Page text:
villanelles

A student spoke of writing a sonnet, and I mentioned that I’d written some once, once upon a time. She sounded like she didn’t believe me, like this wasn’t something that she’d expect a math teacher to do. I said I’d written some villanelles, once, too. But I couldn’t tell her if I still had them, because as much of a packrat as I am, I’m a disorganized packrat.

In a closet in the house of my mother-in-law, now deceased, I found two cases that I used to use, as a small child, as a child the age my son is now, to keep all my homework papers. I thought I’d thrown them out years ago, and yet, here they are. I haven’t looked in them because it feels like it’s something I can put off for another few weeks. And I’m not sure I want to see. They’re Al Capone vault, and I know they will be far more boring than I remember.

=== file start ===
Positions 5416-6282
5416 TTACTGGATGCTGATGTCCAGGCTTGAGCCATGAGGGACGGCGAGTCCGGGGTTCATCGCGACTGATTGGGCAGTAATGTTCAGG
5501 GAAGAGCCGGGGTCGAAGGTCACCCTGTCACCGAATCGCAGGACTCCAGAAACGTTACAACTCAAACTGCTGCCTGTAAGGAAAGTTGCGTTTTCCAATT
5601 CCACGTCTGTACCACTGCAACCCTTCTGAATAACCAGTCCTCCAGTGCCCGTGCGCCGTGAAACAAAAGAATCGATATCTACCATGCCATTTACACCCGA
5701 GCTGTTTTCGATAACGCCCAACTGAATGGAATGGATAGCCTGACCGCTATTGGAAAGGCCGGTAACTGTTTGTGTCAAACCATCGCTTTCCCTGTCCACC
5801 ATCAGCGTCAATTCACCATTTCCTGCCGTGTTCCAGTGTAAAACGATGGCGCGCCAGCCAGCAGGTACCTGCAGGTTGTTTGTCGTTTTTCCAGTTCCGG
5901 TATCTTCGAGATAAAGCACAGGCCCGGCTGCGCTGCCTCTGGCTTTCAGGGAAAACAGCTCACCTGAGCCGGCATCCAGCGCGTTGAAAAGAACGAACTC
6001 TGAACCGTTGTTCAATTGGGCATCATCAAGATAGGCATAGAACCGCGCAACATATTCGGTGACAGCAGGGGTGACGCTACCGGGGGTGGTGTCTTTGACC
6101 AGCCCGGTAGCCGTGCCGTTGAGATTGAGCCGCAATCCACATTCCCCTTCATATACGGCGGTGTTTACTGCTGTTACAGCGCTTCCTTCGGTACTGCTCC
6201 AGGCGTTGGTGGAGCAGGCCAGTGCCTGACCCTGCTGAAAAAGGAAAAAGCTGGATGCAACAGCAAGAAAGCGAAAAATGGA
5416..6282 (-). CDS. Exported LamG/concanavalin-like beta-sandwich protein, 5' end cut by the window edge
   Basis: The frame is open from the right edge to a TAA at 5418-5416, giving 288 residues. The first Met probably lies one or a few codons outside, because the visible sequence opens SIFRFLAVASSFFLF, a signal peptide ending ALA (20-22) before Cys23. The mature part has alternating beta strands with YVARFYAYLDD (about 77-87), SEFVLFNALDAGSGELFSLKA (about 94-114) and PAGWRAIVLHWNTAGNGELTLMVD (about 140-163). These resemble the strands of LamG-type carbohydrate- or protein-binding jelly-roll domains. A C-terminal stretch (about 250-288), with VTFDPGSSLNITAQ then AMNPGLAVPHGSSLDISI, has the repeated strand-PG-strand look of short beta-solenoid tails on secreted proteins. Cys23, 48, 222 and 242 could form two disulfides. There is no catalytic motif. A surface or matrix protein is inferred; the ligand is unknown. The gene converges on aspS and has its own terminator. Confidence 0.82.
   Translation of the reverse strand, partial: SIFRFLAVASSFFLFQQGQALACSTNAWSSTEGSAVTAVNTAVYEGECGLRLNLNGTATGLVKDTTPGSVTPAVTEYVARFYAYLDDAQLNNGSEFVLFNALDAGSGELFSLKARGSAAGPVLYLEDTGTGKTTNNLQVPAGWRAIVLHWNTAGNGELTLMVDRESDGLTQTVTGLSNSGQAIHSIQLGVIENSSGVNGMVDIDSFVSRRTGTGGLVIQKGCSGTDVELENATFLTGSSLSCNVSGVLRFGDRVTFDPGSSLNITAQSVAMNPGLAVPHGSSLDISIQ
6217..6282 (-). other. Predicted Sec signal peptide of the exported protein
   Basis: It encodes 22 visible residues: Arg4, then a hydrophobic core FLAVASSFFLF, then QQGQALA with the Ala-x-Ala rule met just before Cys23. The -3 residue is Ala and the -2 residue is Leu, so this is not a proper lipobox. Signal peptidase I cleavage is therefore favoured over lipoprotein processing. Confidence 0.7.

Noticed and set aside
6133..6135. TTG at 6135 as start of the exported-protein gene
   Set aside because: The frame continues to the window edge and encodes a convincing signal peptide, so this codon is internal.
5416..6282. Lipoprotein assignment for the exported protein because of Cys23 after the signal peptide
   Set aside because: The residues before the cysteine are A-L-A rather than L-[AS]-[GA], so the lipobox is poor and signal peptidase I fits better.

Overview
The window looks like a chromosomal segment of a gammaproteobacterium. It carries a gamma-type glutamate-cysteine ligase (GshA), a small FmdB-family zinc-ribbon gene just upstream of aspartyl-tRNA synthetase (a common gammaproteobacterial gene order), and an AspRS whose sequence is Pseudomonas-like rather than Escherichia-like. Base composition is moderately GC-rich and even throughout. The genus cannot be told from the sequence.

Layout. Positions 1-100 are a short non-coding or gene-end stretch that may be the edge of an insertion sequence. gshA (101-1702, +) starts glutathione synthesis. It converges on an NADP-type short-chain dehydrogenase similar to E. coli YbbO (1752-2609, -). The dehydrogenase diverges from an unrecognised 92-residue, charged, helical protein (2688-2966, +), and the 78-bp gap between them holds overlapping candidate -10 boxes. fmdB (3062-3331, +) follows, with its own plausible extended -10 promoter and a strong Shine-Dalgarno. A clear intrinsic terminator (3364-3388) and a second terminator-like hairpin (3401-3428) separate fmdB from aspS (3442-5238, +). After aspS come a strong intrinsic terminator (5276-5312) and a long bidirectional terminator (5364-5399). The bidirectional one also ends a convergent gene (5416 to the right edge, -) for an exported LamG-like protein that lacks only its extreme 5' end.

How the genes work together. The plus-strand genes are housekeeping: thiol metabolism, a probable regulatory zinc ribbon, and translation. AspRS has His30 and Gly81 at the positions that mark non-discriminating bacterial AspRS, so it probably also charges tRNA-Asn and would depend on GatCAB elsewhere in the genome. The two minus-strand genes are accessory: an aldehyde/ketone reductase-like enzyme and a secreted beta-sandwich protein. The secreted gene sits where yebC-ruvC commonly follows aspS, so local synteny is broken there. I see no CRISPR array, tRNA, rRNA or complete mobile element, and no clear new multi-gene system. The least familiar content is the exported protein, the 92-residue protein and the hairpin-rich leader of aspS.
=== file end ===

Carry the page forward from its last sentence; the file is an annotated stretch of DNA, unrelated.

Somewhere, I have a book I wrote when I was in first or second grade, about a dog that’s caught in a snowstorm, being hunted. Somewhere, I have a book I wrote when I was in middle school. In the back is a Polaroid of me in a turtleneck and a pretentious cap, with a pipe in my mouth. The pipe I’d borrowed from Stephan Vernier’s father.

Years ago, I found Stephan on the internet. He was living in the Netherlands. He didn’t seem to want to remember me. We had been best friends in middle school, but even though we hung out in high school, he pushed me away.

Yesterday, I found the villanelles. They’re twenty years old. I suppose I wrote them when I was on Grex, when the internet was still dial-up and text-based and innocent and weird, around the time that I was a selfish person who was so very content in his spiritual grime. And the people who only knew the outer layer thought I was a jester.

I think that’s how all jesters are.

I think I need to write another villanelle.

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